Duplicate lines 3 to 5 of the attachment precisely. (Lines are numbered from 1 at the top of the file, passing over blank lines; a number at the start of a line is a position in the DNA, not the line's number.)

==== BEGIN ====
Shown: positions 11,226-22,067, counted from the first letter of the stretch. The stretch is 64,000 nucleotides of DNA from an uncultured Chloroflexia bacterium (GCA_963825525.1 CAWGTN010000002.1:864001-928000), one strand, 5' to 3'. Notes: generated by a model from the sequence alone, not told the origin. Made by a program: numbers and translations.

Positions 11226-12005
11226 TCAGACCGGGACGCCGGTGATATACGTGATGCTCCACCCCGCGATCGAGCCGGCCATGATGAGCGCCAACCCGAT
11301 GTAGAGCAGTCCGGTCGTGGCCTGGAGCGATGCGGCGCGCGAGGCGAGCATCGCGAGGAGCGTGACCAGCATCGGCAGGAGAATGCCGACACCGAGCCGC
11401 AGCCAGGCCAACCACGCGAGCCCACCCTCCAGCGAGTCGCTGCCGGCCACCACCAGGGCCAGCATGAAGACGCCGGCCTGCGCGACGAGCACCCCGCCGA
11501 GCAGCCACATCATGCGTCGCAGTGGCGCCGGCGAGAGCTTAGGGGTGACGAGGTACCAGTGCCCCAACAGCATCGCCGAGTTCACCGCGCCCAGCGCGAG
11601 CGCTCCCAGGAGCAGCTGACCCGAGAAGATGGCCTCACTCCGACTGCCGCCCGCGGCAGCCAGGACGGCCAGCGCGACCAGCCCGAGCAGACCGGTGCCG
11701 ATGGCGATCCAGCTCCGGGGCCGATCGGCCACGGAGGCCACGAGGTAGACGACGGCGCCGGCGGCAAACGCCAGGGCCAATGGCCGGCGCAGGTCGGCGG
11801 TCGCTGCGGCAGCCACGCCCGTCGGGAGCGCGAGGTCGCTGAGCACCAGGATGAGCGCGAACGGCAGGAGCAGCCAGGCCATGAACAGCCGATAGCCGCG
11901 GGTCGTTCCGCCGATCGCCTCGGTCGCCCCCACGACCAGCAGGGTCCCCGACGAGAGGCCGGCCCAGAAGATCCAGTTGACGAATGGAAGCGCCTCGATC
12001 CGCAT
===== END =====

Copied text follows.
11226 TCAGACCGGGACGCCGGTGATATACGTGATGCTCCACCCCGCGATCGAGCCGGCCATGATGAGCGCCAACCCGAT
11301 GTAGAGCAGTCCGGTCGTGGCCTGGAGCGATGCGGCGCGCGAGGCGAGCATCGCGAGGAGCGTGACCAGCATCGGCAGGAGAATGCCGACACCGAGCCGC
11401 AGCCAGGCCAACCACGCGAGCCCACCCTCCAGCGAGTCGCTGCCGGCCACCACCAGGGCCAGCATGAAGACGCCGGCCTGCGCGACGAGCACCCCGCCGA